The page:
In government reports describing the crudest village sewage systems, residents empty their full honeybuckets into covered containers scattered throughout the villages and city employees come around every few days to haul the full dumpsters to sewage lagoons. On paper, residents pay bills to keep the systems going. On paper, the containers don't spill as they're being carted off. On paper, children playing on village boardwalks don't have contact with sewage.

In reality, many of these systems aren't working very well, according to village residents, public health officials and other people familiar with them.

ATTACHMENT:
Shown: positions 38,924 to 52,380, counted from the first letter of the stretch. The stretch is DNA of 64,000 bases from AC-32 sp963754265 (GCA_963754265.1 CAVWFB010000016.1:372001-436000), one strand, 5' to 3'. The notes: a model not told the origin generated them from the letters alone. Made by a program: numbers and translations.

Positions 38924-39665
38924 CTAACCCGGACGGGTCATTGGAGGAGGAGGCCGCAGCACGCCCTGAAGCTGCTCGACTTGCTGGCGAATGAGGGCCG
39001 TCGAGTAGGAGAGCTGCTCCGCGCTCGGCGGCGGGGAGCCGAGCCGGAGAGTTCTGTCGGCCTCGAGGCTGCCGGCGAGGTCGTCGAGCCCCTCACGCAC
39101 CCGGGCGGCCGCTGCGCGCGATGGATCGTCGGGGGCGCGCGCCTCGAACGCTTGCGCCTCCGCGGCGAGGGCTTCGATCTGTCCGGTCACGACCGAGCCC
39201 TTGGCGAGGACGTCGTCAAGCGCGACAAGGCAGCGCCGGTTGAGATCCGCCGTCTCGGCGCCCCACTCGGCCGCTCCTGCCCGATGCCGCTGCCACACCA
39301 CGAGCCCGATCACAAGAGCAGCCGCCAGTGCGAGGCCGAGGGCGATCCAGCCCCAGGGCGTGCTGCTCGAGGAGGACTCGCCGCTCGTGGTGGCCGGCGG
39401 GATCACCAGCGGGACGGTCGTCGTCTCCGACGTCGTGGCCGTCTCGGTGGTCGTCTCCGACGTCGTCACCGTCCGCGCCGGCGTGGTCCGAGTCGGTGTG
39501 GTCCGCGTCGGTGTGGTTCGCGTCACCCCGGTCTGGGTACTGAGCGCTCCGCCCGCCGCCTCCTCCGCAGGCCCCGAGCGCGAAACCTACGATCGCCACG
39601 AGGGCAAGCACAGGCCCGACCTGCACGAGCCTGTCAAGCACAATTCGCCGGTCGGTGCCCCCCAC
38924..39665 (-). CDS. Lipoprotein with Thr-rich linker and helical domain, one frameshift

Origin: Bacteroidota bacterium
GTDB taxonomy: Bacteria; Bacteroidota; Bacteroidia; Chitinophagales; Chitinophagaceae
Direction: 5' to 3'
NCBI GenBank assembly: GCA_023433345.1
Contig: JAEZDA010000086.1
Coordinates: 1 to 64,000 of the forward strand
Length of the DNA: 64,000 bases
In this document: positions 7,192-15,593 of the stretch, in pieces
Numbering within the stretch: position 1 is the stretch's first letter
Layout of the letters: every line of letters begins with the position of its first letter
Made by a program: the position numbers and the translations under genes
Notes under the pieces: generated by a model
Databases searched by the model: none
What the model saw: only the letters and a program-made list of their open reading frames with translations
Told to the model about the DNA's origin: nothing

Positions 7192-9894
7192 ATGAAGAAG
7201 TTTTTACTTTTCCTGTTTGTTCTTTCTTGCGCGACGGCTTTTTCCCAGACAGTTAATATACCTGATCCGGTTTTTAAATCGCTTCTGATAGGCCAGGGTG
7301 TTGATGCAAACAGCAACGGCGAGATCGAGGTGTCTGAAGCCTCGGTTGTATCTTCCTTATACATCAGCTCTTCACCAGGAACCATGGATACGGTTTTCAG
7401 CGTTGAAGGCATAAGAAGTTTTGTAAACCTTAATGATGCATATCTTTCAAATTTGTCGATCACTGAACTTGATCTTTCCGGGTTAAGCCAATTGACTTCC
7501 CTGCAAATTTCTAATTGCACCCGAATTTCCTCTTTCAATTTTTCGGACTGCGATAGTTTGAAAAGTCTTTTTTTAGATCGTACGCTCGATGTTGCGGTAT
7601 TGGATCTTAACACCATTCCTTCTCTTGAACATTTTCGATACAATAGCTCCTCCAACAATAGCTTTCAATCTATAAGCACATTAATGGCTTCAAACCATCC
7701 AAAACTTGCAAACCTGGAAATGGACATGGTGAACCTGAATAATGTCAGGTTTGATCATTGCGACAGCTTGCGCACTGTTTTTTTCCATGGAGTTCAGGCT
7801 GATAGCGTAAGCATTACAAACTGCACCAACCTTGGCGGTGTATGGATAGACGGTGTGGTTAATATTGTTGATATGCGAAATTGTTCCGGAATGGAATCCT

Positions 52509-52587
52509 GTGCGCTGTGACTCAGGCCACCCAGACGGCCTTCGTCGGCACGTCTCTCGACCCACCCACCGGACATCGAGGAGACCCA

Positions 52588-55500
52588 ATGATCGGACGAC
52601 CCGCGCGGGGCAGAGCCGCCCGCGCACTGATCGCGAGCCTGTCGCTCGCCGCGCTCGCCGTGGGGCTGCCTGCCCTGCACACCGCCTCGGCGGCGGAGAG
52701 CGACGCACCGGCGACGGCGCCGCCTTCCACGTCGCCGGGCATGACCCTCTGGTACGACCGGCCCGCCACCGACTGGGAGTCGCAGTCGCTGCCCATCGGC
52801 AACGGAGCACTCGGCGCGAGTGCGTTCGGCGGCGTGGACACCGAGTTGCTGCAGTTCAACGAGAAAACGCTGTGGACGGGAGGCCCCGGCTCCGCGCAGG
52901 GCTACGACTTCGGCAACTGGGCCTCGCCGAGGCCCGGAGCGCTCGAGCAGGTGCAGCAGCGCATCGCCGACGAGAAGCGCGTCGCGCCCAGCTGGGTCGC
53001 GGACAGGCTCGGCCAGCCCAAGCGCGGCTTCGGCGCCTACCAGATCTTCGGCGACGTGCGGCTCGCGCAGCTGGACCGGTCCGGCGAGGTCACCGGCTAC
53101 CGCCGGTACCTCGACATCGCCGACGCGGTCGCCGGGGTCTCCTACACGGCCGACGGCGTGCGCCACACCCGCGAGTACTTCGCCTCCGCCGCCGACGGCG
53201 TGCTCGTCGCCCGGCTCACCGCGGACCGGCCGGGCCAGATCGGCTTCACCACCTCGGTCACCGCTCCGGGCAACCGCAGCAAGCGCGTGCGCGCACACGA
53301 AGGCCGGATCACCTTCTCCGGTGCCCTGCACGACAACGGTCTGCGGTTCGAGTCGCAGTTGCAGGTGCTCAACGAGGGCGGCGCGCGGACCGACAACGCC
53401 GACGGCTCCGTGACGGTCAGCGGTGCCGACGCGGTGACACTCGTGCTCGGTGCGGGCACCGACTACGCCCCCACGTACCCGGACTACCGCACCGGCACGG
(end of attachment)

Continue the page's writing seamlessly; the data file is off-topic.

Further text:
Honeybucket dumpsters fill up and spill over. They spill as they're carted off. In many villages, boardwalks and dumpsters are splattered with residue of lime, used to disinfect honeybucket spills.

Village governments hit by steady cuts in state and federal funding and often with tiny local tax bases, little administrative expertise and residents unwilling or unable to pay for services often can't afford to keep dumpsters emptied.

Sometimes village water operators turn off chemicals that make drinking water safer because residents don't like the taste.

And villages with piped utilities have problems as well.

Systems have been built, broken, then rebuilt. Some systems have broken and have only partly been replaced. In the Interior village of Venetie, an extensive, piped utility system, complete with fire hydrants, was built, then froze up in one of the first winters. It's never been fixed, and today people use their bathtubs as laundry bins.